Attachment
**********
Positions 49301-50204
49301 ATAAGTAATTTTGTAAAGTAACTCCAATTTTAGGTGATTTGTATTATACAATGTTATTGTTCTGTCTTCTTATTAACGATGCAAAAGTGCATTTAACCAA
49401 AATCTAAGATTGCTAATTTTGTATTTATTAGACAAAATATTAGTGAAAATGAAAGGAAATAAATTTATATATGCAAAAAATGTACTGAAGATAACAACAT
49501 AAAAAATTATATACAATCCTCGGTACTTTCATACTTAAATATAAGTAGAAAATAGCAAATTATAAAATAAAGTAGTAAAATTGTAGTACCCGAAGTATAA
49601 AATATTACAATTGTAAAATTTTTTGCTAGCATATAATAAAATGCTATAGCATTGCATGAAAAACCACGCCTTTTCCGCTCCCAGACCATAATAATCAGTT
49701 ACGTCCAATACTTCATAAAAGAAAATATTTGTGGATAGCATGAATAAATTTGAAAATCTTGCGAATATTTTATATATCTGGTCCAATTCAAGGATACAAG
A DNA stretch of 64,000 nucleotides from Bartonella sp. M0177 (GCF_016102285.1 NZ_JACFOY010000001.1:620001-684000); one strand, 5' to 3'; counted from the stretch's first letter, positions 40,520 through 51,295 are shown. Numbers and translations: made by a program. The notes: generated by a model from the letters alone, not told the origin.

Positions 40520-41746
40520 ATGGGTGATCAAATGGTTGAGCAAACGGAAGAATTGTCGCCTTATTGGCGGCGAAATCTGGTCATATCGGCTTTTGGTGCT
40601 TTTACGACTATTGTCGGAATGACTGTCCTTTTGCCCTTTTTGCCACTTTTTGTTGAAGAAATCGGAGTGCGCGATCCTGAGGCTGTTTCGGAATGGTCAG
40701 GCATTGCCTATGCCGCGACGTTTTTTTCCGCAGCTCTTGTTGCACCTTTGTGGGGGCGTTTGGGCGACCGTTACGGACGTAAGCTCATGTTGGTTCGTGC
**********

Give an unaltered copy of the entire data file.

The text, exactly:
Positions 49301-50204
49301 ATAAGTAATTTTGTAAAGTAACTCCAATTTTAGGTGATTTGTATTATACAATGTTATTGTTCTGTCTTCTTATTAACGATGCAAAAGTGCATTTAACCAA
49401 AATCTAAGATTGCTAATTTTGTATTTATTAGACAAAATATTAGTGAAAATGAAAGGAAATAAATTTATATATGCAAAAAATGTACTGAAGATAACAACAT
49501 AAAAAATTATATACAATCCTCGGTACTTTCATACTTAAATATAAGTAGAAAATAGCAAATTATAAAATAAAGTAGTAAAATTGTAGTACCCGAAGTATAA
49601 AATATTACAATTGTAAAATTTTTTGCTAGCATATAATAAAATGCTATAGCATTGCATGAAAAACCACGCCTTTTCCGCTCCCAGACCATAATAATCAGTT
49701 ACGTCCAATACTTCATAAAAGAAAATATTTGTGGATAGCATGAATAAATTTGAAAATCTTGCGAATATTTTATATATCTGGTCCAATTCAAGGATACAAG
A DNA stretch of 64,000 nucleotides from Bartonella sp. M0177 (GCF_016102285.1 NZ_JACFOY010000001.1:620001-684000); one strand, 5' to 3'; counted from the stretch's first letter, positions 40,520 through 51,295 are shown. Numbers and translations: made by a program. The notes: generated by a model from the letters alone, not told the origin.

Positions 40520-41746
40520 ATGGGTGATCAAATGGTTGAGCAAACGGAAGAATTGTCGCCTTATTGGCGGCGAAATCTGGTCATATCGGCTTTTGGTGCT
40601 TTTACGACTATTGTCGGAATGACTGTCCTTTTGCCCTTTTTGCCACTTTTTGTTGAAGAAATCGGAGTGCGCGATCCTGAGGCTGTTTCGGAATGGTCAG
40701 GCATTGCCTATGCCGCGACGTTTTTTTCCGCAGCTCTTGTTGCACCTTTGTGGGGGCGTTTGGGCGACCGTTACGGACGTAAGCTCATGTTGGTTCGTGC